University of Johannesburg media lecturer Admire Mare said the opposition leaders have to rise above individual interests if the alliance is to succeed.
“A lot will depend on the ability of the alliance partners to put aside their personal differences and work towards a common objective,” he said.
“As it stands now, there are teething problems which require serious compromises and flexibility given the jostling for political power, positions and personal gratification.”
Meanwhile, Tsvangirai’s former advisor Alex Magaisa said the MDC-T leaders from Matabeleland who were against a reunion with Ncube did not seem to have a good case against the formation of the alliance.
“While it is true that the MDC-T had a clean sweep of Bulawayo province in 2013 at parliamentary level, its presidential candidate could have done with the votes that went to rival opposition candidates,” he said.
“If the MDC led by Prof Ncube had backed Tsvangirai instead of Simba Makoni in 2008, the result might have been different. Makoni ended up with 8% of the vote when just over 3% could have given Tsvangirai an absolute majority.”
Magaisa said opposition politicians were only interested in securing their parliamentary seats and were not concerned about the bigger picture.
“The problem is that politicians are selfish and parliamentary candidates will be more concerned with their own seats and will only have partial interest in the presidential election,” he added. “If the presidential candidate loses, they will be happy as long as they retain their seats.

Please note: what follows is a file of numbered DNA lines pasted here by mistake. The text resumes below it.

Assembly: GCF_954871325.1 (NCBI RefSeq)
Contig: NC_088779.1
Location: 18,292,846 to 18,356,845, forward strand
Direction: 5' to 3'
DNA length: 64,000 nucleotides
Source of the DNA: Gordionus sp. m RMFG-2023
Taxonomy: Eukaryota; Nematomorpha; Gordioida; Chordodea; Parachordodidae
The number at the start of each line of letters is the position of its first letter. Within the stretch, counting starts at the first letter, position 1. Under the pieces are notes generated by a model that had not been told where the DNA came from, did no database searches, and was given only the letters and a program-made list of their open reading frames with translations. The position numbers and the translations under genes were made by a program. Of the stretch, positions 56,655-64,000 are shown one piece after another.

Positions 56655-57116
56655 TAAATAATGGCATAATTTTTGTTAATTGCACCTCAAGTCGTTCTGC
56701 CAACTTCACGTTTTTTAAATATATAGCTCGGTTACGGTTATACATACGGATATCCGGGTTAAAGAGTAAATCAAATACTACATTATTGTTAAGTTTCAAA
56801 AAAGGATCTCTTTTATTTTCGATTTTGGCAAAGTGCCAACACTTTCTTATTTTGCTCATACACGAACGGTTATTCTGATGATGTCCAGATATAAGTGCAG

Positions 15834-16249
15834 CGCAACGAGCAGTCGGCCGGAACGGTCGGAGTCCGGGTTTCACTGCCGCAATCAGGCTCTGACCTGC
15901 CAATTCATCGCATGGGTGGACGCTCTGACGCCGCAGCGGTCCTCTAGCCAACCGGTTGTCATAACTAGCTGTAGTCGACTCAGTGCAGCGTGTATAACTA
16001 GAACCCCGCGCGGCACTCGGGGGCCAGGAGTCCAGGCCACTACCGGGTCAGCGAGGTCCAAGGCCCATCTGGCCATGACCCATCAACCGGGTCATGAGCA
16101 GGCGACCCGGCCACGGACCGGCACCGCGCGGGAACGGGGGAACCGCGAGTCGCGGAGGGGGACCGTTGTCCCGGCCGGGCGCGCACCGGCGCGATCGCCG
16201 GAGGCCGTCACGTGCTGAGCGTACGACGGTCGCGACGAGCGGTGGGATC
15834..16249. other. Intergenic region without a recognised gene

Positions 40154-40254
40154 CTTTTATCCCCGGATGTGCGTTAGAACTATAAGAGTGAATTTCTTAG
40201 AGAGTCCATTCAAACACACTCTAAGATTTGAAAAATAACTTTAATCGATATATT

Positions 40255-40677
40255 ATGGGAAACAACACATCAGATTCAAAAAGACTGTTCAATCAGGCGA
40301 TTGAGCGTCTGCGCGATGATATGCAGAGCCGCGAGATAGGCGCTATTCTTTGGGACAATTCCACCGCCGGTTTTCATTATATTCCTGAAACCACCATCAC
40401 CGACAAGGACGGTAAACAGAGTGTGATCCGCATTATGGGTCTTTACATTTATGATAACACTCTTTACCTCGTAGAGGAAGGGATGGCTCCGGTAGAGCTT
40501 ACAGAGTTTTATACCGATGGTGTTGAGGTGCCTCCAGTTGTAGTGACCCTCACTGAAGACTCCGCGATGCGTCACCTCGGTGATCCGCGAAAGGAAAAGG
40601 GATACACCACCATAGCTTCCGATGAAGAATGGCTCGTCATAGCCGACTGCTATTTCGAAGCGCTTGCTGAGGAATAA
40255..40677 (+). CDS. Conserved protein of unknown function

“For MPs, the role represents a job which brings income, benefits and status at a personal level.
“Naturally, MPs being asked to give up their seats where they believe they will win, will feel they are being asked to sacrifice their interests on the altar of the presidential election.
“This is made worse when long-standing rivals are given a free pass to contest on behalf of the coalition.”
Khupe, Moyo and Bhebhe are said to be unhappy about the coalition because they fear Ncube would eclipse them in the leadership stakes.
Tsvangirai is also pushing for an alliance with former vice-president Joice Mujuru’s National People’s Party (NPP).
NPP is a member of another opposition coalition known as the Coalition of Democrats.